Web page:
The medications used to treat ADHD have many advantages. By reducing symptoms of hyperactivity, impulsivity and inattention, they help patients with ADHD to do better at school and work. They also improve interactions with family members and friends. Treatment with ADHD improves motor vehicle driving skills and decreases accidents of all kinds. From large medical registry studies of stimulant medications, we know that consistent medication use reduces delinquency, substance abuse, criminality and suicidality.
There are two types of disadvantages of the mediations used to treat ADHD. The first type of problem is that these medications can cause unwanted side effects such as insomnia, appetite loss or nausea. But for most patients, these side effects can be controlled by reducing the dose or changing medications.
The second type of problem applies to the stimulant medications, which are addictive substances. Although taking stimulant medications as prescribed will not lead to addiction, they can be misused in a way that leads to addiction. They can also be diverted to others for either substance abuse or performance enhancement. This is especially problematic for immediate release stimulants.
About the Author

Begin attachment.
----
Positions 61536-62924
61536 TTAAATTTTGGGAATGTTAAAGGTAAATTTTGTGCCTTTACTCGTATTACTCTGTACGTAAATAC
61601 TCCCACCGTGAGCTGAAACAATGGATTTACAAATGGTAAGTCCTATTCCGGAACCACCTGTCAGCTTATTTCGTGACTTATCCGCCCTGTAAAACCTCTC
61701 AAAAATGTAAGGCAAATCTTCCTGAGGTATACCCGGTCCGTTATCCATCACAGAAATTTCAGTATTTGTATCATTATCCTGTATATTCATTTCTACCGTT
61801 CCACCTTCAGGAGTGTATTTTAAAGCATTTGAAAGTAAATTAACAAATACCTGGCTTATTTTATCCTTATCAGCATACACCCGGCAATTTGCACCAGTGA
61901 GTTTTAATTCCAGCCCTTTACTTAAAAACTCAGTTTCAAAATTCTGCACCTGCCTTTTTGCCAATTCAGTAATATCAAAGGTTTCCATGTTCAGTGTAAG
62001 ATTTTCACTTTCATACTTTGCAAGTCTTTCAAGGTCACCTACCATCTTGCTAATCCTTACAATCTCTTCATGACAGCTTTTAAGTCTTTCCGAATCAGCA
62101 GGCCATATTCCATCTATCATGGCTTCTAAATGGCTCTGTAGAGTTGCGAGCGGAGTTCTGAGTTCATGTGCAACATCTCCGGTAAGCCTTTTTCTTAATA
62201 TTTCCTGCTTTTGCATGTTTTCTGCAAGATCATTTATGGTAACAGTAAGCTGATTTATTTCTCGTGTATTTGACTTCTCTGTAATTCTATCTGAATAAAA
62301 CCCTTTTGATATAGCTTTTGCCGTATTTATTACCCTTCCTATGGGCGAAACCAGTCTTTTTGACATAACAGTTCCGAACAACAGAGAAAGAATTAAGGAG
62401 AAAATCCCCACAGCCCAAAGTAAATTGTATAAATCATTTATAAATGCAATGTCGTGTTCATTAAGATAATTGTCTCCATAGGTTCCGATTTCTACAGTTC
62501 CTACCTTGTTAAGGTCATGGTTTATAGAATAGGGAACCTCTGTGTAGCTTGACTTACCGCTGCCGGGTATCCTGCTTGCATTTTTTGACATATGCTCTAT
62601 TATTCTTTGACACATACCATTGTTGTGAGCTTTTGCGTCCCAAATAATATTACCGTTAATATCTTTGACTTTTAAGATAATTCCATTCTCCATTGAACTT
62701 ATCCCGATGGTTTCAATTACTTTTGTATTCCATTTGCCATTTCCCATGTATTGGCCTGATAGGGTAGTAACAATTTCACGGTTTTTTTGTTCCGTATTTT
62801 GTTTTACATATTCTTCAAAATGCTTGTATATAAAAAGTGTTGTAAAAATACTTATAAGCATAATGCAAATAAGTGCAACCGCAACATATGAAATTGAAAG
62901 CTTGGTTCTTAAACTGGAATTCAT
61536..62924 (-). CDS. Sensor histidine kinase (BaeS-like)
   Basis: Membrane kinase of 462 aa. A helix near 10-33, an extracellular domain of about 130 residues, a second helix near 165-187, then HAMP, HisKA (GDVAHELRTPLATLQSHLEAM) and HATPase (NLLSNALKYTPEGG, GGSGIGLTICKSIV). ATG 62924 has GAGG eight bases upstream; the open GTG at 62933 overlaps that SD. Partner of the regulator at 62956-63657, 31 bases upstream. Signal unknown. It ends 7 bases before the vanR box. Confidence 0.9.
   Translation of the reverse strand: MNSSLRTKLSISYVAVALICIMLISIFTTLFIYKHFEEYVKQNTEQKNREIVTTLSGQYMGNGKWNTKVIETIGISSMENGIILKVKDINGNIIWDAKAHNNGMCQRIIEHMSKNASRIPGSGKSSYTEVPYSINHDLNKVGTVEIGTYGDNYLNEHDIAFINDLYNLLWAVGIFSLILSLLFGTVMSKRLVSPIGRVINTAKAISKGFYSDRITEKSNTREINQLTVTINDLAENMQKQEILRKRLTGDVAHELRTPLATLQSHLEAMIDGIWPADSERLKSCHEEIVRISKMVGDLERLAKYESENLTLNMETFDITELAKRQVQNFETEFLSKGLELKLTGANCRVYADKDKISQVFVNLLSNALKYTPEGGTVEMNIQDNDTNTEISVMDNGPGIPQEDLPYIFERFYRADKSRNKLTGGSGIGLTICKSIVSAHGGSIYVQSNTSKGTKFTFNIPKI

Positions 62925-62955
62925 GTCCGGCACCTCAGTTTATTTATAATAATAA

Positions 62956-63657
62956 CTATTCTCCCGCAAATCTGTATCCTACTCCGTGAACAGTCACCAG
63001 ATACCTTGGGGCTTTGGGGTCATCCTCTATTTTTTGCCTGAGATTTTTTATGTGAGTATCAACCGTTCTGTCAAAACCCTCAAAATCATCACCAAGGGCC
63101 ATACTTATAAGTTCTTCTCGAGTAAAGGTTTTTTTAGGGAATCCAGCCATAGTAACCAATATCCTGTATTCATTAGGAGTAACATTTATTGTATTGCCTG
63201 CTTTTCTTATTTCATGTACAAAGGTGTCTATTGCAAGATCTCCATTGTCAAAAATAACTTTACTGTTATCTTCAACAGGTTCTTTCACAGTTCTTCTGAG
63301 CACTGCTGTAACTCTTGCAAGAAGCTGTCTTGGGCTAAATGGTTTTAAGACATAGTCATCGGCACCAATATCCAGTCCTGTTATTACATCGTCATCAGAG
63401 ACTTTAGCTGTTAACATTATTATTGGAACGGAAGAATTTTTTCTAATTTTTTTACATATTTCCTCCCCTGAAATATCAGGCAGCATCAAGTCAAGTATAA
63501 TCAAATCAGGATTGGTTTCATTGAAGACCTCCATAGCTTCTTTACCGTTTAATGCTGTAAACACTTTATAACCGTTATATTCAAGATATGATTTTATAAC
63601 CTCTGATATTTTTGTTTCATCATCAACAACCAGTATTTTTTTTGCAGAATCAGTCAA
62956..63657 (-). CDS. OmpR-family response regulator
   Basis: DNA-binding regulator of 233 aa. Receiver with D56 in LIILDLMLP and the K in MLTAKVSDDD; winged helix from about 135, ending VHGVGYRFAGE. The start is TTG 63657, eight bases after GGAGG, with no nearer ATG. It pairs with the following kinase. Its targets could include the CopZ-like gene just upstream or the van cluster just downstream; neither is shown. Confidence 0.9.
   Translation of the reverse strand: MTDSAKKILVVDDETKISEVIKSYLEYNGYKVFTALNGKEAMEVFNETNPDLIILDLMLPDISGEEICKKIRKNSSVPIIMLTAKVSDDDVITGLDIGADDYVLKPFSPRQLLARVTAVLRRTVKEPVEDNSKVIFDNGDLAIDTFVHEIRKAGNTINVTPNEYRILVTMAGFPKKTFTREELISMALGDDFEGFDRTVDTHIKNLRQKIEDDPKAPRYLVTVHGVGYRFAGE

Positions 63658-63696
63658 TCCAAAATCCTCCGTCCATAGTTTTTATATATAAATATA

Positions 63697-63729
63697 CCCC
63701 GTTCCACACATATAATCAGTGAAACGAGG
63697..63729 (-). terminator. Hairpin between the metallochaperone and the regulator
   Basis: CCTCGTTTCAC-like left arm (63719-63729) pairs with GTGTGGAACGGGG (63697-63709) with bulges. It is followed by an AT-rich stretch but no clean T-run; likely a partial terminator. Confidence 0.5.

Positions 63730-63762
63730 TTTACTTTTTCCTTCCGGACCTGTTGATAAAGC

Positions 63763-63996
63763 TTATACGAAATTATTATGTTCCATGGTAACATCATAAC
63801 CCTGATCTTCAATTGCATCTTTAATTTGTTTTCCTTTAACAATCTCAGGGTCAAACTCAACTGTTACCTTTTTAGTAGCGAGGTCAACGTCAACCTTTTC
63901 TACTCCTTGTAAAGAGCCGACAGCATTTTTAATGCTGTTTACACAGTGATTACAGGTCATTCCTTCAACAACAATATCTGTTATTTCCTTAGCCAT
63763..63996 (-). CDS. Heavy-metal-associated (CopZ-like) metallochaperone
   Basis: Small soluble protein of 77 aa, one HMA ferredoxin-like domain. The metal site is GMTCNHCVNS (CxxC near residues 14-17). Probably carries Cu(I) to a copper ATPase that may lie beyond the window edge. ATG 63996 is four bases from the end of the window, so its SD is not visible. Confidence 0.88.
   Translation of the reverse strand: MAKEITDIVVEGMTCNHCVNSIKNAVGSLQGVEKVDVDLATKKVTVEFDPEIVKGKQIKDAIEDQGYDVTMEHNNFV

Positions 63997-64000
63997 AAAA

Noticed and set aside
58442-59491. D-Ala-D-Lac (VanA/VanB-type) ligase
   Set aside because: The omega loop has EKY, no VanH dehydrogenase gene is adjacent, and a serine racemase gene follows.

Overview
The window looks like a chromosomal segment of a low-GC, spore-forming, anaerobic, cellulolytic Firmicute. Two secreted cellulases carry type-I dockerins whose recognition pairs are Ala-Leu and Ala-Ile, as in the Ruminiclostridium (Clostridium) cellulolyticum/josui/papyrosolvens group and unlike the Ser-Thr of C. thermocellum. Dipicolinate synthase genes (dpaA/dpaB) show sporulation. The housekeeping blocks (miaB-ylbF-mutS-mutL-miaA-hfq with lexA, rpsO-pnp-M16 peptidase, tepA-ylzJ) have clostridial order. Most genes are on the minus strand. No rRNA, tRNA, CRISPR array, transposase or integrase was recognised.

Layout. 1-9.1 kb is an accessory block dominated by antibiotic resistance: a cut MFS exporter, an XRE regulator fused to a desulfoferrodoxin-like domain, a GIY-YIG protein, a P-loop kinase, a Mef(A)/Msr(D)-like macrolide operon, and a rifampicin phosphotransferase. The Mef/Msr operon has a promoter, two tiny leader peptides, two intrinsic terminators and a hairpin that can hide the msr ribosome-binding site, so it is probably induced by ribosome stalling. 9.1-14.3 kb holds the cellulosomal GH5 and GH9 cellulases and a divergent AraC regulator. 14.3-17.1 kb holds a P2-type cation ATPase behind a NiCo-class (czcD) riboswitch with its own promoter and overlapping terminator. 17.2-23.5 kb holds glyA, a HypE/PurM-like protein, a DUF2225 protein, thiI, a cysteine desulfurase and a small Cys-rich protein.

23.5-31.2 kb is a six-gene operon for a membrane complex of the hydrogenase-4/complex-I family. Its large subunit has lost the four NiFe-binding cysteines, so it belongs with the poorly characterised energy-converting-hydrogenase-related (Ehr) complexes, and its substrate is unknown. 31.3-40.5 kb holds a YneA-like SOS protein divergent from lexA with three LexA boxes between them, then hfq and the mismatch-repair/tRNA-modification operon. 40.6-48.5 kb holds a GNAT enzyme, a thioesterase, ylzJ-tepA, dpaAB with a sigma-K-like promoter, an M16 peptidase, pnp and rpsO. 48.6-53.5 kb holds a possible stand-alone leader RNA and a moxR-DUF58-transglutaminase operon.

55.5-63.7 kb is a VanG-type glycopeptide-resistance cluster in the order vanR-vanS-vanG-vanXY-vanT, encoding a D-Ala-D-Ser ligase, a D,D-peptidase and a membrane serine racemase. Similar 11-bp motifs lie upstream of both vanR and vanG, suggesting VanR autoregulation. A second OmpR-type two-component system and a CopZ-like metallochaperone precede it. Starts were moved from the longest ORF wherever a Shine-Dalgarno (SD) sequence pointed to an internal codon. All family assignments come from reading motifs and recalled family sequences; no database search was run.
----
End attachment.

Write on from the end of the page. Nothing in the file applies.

Professor. Faraone is Distinguished Professor and Vice Chair for Research in the Department of Psychiatry at SUNY Upstate Medical University. He is also Senior Scientific Advisor to the Research Program Pediatric Psychopharmacology at the Massachusetts General Hospital. Prof. Faraone studies the nature and causes of mental disorders in childhood and has ongoing research in psychiatric genetics, psychopharmacology, with a current focus on machine learning approaches to these areas. An author on over 1000 journal articles, editorials, chapters and books, in 2005, the Institute for Scientific Information determined him to be the second highest cited author in the area of Attention Deficit Hyperactivity Disorder and the fourth most highly cited researcher in psychiatry for the preceding decade. From 2014 to 2019 he has been listed as a highly cited researcher by Thomson Reuters/Clarivate Analytics. In 2019, his citation metrics placed him in the top 0.01% of scientists across all fields . His lifetime H-Index as of March 2020 was 208. Prof. Faraone is Editor for the journal Neuropsychiatric Genetics. He heads the educational website www.adhdinadults.com. He is President of the World Federation for ADHD and a Board member for the American Professional Society of ADHD and Related Disorders. In 2002, Professor Faraone was inducted into the CHADD Hall of Fame in recognition of outstanding achievement in medicine and education research on attention disorders. In 2010 he received the Chancellor’s Award for Excellence in Scholarship and Creative Activities from the State University of New York. In 2018 he received the Lifetime Achievement Award from the International Society of Psychiatric Genetics and in 2019 he received the Paul Hoch Award from the American Psychopathological Association.
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